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There are two types of writers when something devastating occurs.

Those who write and write and write. That ‘devastating occurrence’ makes them want to write and write and write. They manage to create a delicate, beautiful, vulnerable piece of work from their sorrow.

The second type consists of writers who break. Their minds go blank and their hands become too weak to pick up the pen. They can’t process ideas and they can’t escape from the grief surrounding their heart. All the words they put on paper or think seem to be meaningless and dry.

I, myself, belong to the latter.

As the whole world celebrated the start of October, I grieved. We grieved. Losing two beautiful and pure jewels was hard. Saying it over and over was hard. Looking at people I hold close to my heart cry was hard. Watching the people break who meant the world to my jewels was hard. Waiting for the dreadful days to end was hard. Accepting it was hard.

I think about what I did those days when I was left alone to my solitude and grief. I can’t remember. I just remember not sleeping…but, what did I do? Did I cry the hours till there was none left of that day? Was I lost in thought? I don’t remember. Or…maybe I don’t want to remember. How vulnerable and weak I was. I don’t want to remember.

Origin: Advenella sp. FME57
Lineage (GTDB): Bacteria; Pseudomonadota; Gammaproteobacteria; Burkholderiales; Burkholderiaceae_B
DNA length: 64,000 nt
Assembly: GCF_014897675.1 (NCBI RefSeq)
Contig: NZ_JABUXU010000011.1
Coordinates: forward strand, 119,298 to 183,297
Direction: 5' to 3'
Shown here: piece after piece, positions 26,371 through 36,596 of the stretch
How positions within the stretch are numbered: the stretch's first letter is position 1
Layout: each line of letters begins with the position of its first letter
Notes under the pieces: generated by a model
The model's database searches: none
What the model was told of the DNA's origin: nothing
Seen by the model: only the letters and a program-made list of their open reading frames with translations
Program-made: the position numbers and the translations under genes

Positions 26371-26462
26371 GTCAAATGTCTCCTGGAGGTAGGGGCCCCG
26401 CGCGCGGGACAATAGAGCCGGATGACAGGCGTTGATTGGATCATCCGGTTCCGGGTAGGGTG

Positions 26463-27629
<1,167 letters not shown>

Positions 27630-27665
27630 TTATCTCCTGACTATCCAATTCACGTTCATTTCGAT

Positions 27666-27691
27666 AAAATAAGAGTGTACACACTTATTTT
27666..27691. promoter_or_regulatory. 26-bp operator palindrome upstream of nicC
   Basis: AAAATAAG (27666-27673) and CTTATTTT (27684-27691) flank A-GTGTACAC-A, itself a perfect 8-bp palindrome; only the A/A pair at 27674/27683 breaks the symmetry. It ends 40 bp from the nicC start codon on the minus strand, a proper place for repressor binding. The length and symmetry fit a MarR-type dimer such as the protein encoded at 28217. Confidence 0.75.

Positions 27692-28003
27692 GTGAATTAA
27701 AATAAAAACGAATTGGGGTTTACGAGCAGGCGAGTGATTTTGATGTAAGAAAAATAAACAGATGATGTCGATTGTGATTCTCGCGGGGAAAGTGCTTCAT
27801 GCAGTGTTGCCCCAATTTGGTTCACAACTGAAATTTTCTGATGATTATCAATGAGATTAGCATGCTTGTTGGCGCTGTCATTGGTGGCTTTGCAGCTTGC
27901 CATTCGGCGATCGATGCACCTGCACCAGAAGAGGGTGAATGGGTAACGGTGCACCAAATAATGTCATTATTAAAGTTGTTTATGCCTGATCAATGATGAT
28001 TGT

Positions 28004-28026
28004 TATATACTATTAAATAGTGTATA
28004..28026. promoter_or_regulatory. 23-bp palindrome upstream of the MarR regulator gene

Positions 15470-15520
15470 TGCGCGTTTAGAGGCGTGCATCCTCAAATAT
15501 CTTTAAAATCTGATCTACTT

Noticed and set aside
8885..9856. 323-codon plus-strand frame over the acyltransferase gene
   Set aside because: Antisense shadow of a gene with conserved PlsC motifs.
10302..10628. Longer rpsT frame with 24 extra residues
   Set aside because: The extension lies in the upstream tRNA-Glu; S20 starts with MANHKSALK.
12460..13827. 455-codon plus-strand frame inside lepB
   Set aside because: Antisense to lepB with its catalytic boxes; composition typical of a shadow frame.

But, I got through it. We got through it.

Each of us that were affected by such a tragic accident is trying to get back up and live.


To live for them- my beautiful jewels.

I couldn’t write but I wanted to write, so I sat in my balcony and whilst staring at the sky that cried, screamed, smiled; I wrote letters.

Letter after letter after letter to my jewels. The words written spoke of sorrow, pain, regret, memories, inside jokes and just like that, I drew a picture of them in my mind with my words.

I now know that this is the worst kind of pain- Grief.
Your head feels heavy and hot and when you least expect it, you start crying and crying and there is nothing you can do to stop it. You ask yourself at least 8 times a day “This is a dream, right?” and every time you ask that to yourself, you need to remind yourself it isn’t so you don’t get lost.

And…That’s okay, love.

Feel grieve but don’t let it tear you down.

I lost someone precious, you lost someone precious. We all did. But, we all have stories and memories and inside jokes – so cling onto them. Don’t let them go.

Their names will forever be engraved in our hearts; their laughs will echo in our ears; their last words will be forever our ‘goodbye’ that we will hold onto.

So…It’s okay.

It will be okay.

This isn’t a delicate, vulnerable, beautiful piece of art and it wasn’t intended to be one. It’s supposed to be reassurance for everyone that is currently going on with their day in grief.

Say it.

Say “It will be okay.”

Things won’t go back to the way they were and they shouldn’t. But, you’ll learn and I’ll learn. We’ll learn to live with it and it will be okay.

I assure you that the day will come when you say their names and all the good will come to mind and no amount sadness or pain will ruin that moment.
You know why?
Because it’s not the years that count, but living that does – And my precious jewels did exactly that. They lived and they lived well.

I love y’ll and always will and we will meet soon.

Lots of love,








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